10/10/06 Taught a lesson on solving linear equations using subtraction, this time with see-saws rather than balances. (I resist the see-saw model, vs. balance, since there’s an additional variable of distance from the fulcrum, but I guess the average 13-year-old misses that subtlety.) The students moved into pairs and drew the see-saws on “white boards” (made out of page protectors containing card stock), and displayed their work – including equations and drawings – on their boards. They were totally engaged, for a few minutes. Eventually they lost interest, started chattering and wouldn’t stop, and so I had them put their desks back in rows, and we picked up again with a lecture (and a sermon).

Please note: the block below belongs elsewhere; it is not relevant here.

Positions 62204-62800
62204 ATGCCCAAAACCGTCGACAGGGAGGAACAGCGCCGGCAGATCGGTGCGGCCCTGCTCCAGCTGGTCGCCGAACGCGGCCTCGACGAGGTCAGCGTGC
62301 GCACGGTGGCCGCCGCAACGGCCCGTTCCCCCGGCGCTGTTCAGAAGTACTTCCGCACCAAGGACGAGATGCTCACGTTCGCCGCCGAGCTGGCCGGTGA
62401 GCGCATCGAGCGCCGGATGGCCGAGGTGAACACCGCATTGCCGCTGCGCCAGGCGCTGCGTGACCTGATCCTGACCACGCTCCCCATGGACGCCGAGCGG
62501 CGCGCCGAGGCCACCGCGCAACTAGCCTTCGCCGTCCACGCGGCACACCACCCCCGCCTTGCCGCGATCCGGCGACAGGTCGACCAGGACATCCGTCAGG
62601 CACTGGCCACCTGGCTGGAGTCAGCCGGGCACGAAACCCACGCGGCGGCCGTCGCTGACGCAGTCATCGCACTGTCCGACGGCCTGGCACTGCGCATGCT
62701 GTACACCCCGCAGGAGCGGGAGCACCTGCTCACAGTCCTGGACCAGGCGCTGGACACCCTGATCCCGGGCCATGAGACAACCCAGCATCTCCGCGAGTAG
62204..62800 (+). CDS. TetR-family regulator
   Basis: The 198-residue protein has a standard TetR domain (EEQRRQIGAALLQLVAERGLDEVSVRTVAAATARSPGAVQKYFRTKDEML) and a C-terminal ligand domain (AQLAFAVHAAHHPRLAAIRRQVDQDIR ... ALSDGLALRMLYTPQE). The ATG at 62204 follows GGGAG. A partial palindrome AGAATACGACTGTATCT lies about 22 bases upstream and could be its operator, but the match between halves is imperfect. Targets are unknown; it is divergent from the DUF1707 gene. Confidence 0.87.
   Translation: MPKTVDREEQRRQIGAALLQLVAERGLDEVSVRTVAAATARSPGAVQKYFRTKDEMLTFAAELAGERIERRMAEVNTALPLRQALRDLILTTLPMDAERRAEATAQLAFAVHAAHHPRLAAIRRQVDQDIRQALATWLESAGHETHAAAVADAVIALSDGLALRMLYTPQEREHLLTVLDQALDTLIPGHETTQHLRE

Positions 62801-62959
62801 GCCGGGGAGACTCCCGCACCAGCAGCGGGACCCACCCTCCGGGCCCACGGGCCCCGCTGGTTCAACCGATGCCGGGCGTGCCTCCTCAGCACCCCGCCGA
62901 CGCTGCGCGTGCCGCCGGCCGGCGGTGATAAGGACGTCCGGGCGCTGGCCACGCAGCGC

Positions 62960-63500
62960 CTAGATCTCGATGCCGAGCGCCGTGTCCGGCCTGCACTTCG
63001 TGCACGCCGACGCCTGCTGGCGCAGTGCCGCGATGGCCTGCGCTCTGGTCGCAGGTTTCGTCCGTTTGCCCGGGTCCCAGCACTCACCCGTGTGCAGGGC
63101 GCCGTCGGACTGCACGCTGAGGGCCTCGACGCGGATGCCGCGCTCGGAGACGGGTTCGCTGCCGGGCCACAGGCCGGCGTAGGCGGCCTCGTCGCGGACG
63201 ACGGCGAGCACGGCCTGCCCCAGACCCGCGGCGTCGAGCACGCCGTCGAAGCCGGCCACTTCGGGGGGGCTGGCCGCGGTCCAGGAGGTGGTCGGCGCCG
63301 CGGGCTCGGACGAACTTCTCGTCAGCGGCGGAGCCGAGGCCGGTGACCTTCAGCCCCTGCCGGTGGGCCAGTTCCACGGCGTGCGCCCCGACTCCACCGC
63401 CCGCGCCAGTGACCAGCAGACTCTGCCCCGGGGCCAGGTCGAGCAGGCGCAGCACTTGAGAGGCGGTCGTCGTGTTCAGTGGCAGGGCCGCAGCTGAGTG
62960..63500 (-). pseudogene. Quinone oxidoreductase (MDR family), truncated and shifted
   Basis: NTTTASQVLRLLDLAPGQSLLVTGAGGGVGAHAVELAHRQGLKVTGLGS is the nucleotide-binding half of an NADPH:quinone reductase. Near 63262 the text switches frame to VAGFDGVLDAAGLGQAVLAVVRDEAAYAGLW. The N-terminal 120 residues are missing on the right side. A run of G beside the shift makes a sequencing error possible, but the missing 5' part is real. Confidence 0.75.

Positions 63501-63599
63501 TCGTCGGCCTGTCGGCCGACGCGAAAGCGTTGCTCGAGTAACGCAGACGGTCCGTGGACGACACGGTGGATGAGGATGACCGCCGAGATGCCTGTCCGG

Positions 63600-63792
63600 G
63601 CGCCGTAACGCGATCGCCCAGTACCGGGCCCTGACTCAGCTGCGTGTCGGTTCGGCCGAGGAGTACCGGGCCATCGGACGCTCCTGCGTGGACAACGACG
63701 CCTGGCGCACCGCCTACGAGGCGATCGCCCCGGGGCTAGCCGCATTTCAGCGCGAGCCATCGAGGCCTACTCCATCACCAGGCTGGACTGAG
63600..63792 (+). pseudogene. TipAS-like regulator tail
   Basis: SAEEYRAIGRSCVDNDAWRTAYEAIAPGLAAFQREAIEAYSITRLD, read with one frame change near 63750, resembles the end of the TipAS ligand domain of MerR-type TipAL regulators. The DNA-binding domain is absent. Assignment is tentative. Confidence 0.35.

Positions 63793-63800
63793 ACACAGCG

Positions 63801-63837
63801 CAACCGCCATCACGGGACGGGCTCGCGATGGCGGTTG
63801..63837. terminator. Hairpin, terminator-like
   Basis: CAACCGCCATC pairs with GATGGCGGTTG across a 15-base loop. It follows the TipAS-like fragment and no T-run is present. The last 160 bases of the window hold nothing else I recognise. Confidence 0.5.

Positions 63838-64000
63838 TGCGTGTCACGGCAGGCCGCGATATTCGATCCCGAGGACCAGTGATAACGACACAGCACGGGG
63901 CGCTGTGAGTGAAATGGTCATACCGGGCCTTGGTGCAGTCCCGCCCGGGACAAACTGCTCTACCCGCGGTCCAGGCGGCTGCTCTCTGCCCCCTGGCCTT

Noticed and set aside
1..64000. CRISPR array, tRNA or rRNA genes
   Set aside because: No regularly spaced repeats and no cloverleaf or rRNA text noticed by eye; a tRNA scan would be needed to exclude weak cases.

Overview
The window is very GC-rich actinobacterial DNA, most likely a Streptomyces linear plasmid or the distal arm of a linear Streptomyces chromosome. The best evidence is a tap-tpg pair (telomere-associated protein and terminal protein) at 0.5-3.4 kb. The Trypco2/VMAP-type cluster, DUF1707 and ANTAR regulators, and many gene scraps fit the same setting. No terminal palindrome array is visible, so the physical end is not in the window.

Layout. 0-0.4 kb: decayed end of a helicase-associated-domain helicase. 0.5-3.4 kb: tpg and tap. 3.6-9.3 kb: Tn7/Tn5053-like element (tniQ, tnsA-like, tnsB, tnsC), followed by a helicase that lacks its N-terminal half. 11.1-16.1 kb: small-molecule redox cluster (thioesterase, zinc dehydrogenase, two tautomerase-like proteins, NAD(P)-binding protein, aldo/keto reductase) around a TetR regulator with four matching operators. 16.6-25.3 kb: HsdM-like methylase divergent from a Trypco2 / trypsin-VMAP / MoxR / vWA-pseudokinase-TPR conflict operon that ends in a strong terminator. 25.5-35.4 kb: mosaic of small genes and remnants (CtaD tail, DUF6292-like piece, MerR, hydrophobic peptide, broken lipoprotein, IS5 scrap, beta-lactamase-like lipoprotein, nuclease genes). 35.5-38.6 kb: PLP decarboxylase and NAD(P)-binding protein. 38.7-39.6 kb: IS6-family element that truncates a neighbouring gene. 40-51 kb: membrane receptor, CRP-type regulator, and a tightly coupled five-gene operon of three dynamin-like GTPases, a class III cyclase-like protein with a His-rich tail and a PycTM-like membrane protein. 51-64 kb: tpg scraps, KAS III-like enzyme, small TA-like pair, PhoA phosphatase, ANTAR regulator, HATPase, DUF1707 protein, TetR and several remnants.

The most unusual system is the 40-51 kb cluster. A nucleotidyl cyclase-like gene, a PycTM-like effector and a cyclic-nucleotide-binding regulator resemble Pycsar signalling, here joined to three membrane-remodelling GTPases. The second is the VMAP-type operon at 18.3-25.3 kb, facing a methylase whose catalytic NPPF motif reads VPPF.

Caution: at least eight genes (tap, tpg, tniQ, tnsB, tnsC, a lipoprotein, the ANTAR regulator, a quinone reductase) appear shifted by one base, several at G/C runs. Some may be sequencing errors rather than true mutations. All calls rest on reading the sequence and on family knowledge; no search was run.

10/16/06 Homework rate for P1/2 was a dismal 50%. Reminds me of high-school. I’m partially responsible for the low turnout because I didn’t practice enough examples during Friday’s lesson and because I assigned a few problems requiring skills slightly beyond where we are. I say “partially” because the students still are required to do their assigned work. In any case, I will now need to come up with some kind of “tough love” policy on homework. I’ve heard of middle-school teachers who have been successful with notes home or not allowing the students take tests unless they turn in the homework. This seems extreme, but it makes sense, since I claim and believe that few of these students (Foundations of Algebra, with a second “Support” period each day) can have any success on tests without regular practice.